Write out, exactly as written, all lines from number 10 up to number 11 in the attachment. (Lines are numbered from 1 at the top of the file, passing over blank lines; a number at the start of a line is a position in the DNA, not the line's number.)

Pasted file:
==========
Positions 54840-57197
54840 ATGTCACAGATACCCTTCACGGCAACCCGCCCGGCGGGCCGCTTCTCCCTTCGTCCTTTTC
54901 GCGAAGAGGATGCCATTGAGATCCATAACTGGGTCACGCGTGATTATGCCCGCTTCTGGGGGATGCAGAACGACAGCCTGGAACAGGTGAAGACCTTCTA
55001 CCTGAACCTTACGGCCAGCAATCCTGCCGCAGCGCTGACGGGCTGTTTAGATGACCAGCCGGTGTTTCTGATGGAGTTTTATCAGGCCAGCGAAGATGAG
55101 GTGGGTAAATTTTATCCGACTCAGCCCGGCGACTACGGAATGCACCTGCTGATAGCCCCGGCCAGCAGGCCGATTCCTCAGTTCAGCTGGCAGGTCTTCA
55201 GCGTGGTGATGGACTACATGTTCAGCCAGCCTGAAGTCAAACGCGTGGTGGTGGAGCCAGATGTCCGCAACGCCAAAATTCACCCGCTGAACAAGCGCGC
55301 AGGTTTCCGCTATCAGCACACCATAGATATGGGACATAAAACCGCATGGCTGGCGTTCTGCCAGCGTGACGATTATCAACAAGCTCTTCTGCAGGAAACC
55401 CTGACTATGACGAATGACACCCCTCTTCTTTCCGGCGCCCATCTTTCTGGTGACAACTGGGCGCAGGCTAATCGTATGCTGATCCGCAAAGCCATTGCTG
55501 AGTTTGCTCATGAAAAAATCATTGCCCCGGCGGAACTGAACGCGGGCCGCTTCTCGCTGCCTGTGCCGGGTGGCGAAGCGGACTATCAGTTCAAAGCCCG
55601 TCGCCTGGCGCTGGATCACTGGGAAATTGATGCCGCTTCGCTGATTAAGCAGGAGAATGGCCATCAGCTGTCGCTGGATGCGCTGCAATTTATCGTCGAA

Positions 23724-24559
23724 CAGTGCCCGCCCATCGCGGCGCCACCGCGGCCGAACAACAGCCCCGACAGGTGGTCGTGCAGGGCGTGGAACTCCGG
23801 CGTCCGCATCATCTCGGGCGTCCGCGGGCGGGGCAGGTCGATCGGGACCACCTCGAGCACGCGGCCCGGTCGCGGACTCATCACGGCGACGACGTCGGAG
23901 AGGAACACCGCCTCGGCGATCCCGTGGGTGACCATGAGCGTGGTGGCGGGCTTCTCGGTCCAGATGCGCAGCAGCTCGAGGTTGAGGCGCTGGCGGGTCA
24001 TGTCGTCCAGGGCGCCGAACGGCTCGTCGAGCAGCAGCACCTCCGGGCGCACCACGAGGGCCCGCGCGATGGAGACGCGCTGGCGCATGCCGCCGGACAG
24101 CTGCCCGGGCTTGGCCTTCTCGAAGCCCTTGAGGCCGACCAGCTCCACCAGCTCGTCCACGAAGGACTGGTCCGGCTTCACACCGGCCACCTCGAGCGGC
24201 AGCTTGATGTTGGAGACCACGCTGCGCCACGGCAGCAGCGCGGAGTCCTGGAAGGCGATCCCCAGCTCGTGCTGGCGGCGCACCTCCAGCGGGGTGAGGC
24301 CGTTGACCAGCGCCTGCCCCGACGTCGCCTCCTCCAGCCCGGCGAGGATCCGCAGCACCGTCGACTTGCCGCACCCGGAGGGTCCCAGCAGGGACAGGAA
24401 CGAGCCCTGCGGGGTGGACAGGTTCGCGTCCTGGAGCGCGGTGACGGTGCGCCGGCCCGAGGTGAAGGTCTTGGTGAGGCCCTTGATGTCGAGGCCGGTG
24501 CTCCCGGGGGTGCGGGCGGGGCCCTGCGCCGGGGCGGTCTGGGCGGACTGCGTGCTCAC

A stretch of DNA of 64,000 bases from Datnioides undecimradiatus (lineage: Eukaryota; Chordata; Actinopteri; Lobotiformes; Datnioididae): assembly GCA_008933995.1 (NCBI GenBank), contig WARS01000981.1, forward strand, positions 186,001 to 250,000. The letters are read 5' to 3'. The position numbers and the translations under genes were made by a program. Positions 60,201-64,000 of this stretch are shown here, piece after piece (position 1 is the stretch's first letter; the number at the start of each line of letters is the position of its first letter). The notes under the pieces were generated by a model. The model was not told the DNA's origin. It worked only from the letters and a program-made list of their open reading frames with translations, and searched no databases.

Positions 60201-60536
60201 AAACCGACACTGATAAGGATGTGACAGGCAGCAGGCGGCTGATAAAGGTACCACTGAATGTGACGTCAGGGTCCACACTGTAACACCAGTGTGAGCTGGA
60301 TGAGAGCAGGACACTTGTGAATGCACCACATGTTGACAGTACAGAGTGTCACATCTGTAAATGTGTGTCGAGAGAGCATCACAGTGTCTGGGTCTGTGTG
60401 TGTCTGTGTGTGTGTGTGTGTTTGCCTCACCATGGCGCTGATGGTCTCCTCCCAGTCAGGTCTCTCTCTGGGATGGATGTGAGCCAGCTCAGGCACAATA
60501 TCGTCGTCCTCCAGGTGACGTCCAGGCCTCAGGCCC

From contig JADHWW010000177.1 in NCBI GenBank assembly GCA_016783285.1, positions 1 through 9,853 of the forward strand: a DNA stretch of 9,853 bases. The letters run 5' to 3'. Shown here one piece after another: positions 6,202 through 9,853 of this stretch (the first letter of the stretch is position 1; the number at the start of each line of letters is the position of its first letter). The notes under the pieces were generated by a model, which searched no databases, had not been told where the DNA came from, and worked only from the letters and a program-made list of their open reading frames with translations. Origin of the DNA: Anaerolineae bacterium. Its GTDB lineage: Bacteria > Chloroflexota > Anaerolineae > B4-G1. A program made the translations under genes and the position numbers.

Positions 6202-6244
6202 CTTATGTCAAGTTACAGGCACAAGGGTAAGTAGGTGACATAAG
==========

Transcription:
55601 TCGCCTGGCGCTGGATCACTGGGAAATTGATGCCGCTTCGCTGATTAAGCAGGAGAATGGCCATCAGCTGTCGCTGGATGCGCTGCAATTTATCGTCGAA

Positions 23724-24559